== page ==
“God had a big test for me [in 2008],” said Scott, who still resides in DeLeon Springs for part of the offseason and attends his parents’ church. “It’s the same with 2007. I had an Achilles’ [heel] injury, and I kind of changed my batting stance a little. I was locked in during 2006. I haven’t felt that the last two years. I kind of miss it, but I have the potential to do so much better.”

The Orioles acknowledged the potential by avoiding arbitration and signing Scott to a one-year, $2.4 million deal in January. He is an extremely diligent player who takes notes on every pitcher he faces and religiously reviews video footage of his at-bats, looking for any helpful morsel of information.

“He’s one of those guys that when he gets hot, he can carry you for awhile,” said Orioles president of baseball operations Andy MacPhail.

But Scott’s one-year contract also sends a signal that the Orioles aren’t fully convinced that he is a long-term solution to their rebuilding project. Despite his solid play in left field last year—he only made two errors in 205 total chances—he will likely be relegated to mostly DH duties this season thanks to Baltimore’s acquisition of 24-year-old prospect Felix Pie this offseason. Nick Markakis, 25, who just signed a six-year, $66 million contract in January, is entrenched in right field, and rising star Adam Jones, 23, looks like a keeper in center.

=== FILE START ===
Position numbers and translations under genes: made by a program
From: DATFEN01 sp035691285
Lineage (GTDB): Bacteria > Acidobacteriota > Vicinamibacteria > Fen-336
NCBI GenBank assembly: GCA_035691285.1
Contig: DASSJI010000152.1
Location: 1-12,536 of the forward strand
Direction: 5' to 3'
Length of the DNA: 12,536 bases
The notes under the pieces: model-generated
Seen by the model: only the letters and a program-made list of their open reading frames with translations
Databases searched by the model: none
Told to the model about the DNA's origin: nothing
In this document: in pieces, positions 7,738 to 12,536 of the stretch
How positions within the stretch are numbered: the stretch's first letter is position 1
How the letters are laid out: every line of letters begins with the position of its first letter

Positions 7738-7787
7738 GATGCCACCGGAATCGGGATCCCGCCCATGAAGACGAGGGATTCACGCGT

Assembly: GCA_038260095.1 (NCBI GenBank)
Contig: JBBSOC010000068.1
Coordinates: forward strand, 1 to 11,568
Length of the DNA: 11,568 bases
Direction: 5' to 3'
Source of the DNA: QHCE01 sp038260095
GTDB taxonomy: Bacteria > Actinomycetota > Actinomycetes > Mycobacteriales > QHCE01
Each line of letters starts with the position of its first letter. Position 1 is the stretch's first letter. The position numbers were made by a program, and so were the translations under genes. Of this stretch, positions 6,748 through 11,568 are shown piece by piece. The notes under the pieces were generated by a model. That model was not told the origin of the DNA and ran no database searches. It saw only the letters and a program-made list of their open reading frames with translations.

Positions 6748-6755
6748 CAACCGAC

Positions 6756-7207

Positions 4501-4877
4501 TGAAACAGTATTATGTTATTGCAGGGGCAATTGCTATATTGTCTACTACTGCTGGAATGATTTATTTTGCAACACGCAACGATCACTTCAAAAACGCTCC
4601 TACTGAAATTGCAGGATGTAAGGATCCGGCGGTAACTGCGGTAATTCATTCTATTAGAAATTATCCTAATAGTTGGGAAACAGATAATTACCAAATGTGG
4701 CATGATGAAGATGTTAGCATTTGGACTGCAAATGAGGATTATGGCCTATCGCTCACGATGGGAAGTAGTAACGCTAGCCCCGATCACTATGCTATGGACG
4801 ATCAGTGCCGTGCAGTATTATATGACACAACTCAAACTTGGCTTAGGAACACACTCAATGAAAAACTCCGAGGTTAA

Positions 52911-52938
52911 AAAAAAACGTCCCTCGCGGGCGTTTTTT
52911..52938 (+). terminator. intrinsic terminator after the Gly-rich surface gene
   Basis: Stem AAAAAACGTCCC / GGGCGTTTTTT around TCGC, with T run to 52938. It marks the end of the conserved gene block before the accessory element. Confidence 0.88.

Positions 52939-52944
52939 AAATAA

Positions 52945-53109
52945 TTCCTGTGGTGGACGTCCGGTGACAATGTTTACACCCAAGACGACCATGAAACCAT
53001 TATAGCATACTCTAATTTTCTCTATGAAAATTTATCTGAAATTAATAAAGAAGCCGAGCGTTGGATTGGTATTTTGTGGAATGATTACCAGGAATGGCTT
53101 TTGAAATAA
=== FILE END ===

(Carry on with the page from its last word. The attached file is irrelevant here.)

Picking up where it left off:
Scott is taking everything in stride.

“I’d like to stay healthy throughout the year and maximize the potential the Lord has given me,” he said. “I’d like to get back to 2006. That would be nice. I’ve worked hard to get here.”

Spiritually speaking, Scott’s clubhouse presence is a boon to any team. He’s a faithful prayer warrior and a winsome ambassador of Christ, according to those who know him well. In fact, Scott led Cincinnati Reds center fielder Willy Taveras to the Lord when they were roommates during their time in Houston’s organization, according to Cole.

“It’s amazing to me how many people in pro baseball have been affected by Luke,” Cole said.

Chris Adomanis, the Orioles’ Baseball Chapel leader, will be relying mainly on Scott and second baseman Brian Roberts to be strong spiritual influences on the team and invite players to Bible studies.

“We are to be in the world and not of the world, and that’s what they’re doing,” Adomanis said of Scott and Roberts. “We want to really focus with those guys this year on being a witness for Christ.”

Ultimately, Scott sees this season through the lens of a biblical allegory. He is a farmer who has worked his fields and is anticipating a bountiful spiritual crop, both on the diamond and in his relationship with God.

“I’ve been planting seeds,” Scott said. “Now I’m waiting for the harvest to come. There are a lot of things I don’t understand. God’s ways are higher than mine. But whatever he wants me to do, I’ll do. He is faithful.”